The same assay was carried out with crude LPS preparations of Sutterella spp. and E. coli. All three Sutterella spp. induced an IL-8 production above the medium control level with 1:1,000 dilution but not with 1:10,000 dilution (Figure 5B). The effect was stronger with the LPS preparation from S. wadsworthensis. The same LPS preparations were run in SDS-PAGE gel and visualized with silver staining to compare the LPS structures (Supplementary Figure S1A). All Sutterella spp. differed in their LPS polysaccharide chain profiles. The short side-chains expressed by S. stercoricanis were clearly visible as a ladder formation. The antigenic similarity of LPS structures between Sutterella spp. and E. coli was tested using whole-cell lysates and a rabbit polyclonal antiserum against E. coli LPS. The antiserum only reacted with E. coli lysate (Supplementary Figure S1B). Further, we compared the possible LPS differences between Sutterella spp. and E. coli by surveying the available genomic data for S. parvirubra and S. wadsworthensis using the NCBI (The National Center for Biotechnology Information, USA) database and BLAST (Basic Local Alignment Search Tool, blastp algorithm) for genes that encode enzymes for Kdo2-lipid A modification. We found out that Sutterella spp. lack the genes for LpxL and LpxM acyltransferases, which are present in E. coli (Table 3).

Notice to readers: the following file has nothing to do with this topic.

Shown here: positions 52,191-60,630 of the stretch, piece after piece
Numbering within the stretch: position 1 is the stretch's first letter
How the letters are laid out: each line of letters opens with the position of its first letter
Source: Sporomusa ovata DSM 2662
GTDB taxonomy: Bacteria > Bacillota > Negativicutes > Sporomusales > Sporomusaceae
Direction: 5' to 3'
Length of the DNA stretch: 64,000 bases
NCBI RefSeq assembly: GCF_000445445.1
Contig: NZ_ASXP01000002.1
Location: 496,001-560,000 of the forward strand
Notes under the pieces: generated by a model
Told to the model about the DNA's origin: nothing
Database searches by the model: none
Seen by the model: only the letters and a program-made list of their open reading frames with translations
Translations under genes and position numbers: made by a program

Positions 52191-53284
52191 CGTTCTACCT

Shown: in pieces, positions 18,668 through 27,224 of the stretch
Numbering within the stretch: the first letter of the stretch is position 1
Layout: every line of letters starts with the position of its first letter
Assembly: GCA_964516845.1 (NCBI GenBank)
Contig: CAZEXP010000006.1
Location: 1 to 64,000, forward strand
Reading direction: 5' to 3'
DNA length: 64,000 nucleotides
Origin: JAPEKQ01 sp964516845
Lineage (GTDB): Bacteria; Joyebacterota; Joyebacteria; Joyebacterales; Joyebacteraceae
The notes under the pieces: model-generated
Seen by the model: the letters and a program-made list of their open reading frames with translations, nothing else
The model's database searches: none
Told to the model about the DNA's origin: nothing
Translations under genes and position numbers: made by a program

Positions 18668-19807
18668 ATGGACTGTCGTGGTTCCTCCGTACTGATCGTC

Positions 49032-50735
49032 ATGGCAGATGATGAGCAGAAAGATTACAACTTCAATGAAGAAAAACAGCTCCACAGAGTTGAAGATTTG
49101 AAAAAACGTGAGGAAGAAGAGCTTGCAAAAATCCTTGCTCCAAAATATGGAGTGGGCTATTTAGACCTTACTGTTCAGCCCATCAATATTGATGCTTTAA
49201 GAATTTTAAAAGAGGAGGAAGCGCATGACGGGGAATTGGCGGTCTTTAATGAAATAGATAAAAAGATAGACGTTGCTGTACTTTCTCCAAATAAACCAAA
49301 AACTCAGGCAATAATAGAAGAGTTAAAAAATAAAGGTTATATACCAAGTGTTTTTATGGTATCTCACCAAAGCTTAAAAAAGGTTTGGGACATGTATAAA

Our findings show that the relative abundance of Sutterella spp. is substantial in the duodenum of adults with a decreasing gradient toward the colon, which has not been demonstrated before. The bile resistant and microaerophilic properties of Sutterella spp. (Wexler et al., 1996; Greetham et al., 2004) do indeed imply they are adapted to the physiological conditions of the small intestine, which, compared to the colon, consist of bile acids secreted from the bile duct, lower pH and higher levels of antimicrobial peptides and oxygen (Donaldson et al., 2016). The harsh environment of the small intestine naturally influences the microbiota composition resulting in lower bacterial density and diversity, as well as in the enrichment of certain bacteria, such as Proteobacteria (Zoetendal et al., 2012; Cheng et al., 2013; Li et al., 2015). According to Li et al. (2015), the abundance of Proteobacteria in biopsies and luminal contents of the duodenum in healthy adults varied between 33 and 39%, whereas the proportion in the rectal biopsies and feces was merely 5–12%. Moreover, similar to our results, they reported that Sutterella was one of the dominant genera only in the duodenal biopsies. In this study, we also examined whether Sutterella spp. contribute to the dysbiotic microbiota of rCDI patients and studied their relative abundance pre-FMT (dysbiotic state) and after a successful FMT treatment of rCDI. Before FMT, rCDI patients have a dysbiotic microbiota with a higher abundance of Proteobacteria and facultative anaerobes, which are decreased to normal level by FMT together with an increase of obligately anaerobic gut commensals (van Nood et al., 2013). We did not observe a statistically significant difference in the relative proportion of Sutterella before and after FMT and, thus, the genus does not seem to contribute to rCDI-associated dysbiosis.